Fish Decoy Identification

Fish Decoy IdentificationRecords on spearfishing date back to the 1700s when native Americans used painted or charred wooden decoys to lure fish to a hole in the ice so they could spear them. The spear fishermen would place a tipi covered with skins over this hole to block outside light so they could see fish moving beneath the ice. To arouse the fishes' natural curiosity they would move their decoys up and down with jigging sticks. Over 100 years later, between 1900 and 1950, skilled craftsmen ushered in a golden age of fish decoys by producing elaborate hand carved and painted designs. These are valued at $10 to many thousands of dollars today.

Instructions

Difficulty: Moderately Easy

Evaluating Collectibility

Things You’ll Need:
  • Digital camera
  • Magnifying glass
  • Notebook
  • Pencil
 
Step 1
Look for an appealing shape. An attractive profile makes a decoy stand out from the rest. Think of it as a wood sculpture.
Step 2
Find an authentic finish. The type and condition of the paint can help to determine a decoy's age. Folk art collectors prefer finishes that are dry and scaled as this occurs naturally with aging. A decoy's patina or surface sheen is also important as the natural weathering that results from exposure to the elements adds to its authenticity.
Step 3
Choose a design that's artistically pleasing. The use of color and level of detail will vary from one decoy to the next but skilled craftsmen take pride in their work. Coveted decoys, like those from Oscar Peterson, are convincingly lifelike and distinctive.
Step 4
Make sure it's unique. The value of any collectible is largely determined by market forces. The less there are the more they're worth but when top designs are snapped up by collectors and only a few are left, the value goes up.
Step 5
Make sure it has character. A decoy has personality when it makes you smile. Fish eyes that cry or bug out, razor sharp teeth or an expression that conveys emotion are prized by collectors.

Identifying Fakes

Step 1
Avoid anything that's too perfect. If something seems too good to be true it usually is. Anyone who's good at forging decoys knows what collectors want and will put as many of these details into their work as possible. Glass eyes are one example. They look great and draw collectors but you'll rarely find them in authentic decoys.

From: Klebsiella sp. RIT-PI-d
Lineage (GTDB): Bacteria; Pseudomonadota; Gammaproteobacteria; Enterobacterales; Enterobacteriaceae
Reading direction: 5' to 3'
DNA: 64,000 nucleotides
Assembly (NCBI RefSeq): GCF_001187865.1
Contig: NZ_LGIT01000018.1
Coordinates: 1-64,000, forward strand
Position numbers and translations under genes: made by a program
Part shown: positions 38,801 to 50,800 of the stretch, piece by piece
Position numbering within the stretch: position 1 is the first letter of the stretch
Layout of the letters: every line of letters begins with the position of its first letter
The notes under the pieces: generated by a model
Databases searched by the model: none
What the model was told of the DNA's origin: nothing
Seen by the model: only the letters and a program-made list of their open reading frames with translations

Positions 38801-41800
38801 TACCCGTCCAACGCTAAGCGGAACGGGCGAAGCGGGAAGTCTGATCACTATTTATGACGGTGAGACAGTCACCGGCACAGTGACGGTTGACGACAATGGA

Step 2
Avoid anything that's signed. Decoy craftsmen rarely signed their work and most of the old decoys that have signatures were signed by an owner who didn't want to lose them.
Step 3
Make sure the wear and tear looks natural. A uniform pattern of aging is always suspect. Forgers will often chemically age a decoy and bang it to make it look worn. A vintage decoy is more likely to have a broken fin or tail and some spear pricks, dents and gouges along its body.
Step 4
Think twice if the price isn't right. Good forgers can afford to offer bargains but the age and rarity of authentic decoys will usually command a higher price.
Step 5
Stay away from designs that look the same. Whenever you run across many similar designs that you haven't seen before, your guard should go up. Vintage decoys are collectible because there aren't many of them around. Forgers make their money by imitating popular designs and mass producing them.
 

Article Written By Dan Eash

Dan Eash began writing professionally in 1989, with articles in LaHabra's "Daily Star Progress" and the "Fullerton College Magazine." Since then, he's created scripts for doctor and dentist offices and published manuals, help files and a training video. His freelance efforts also include a book. Eash has a Fullerton College Associate of Arts in music/recording production and a Nova Institute multimedia production certificate.

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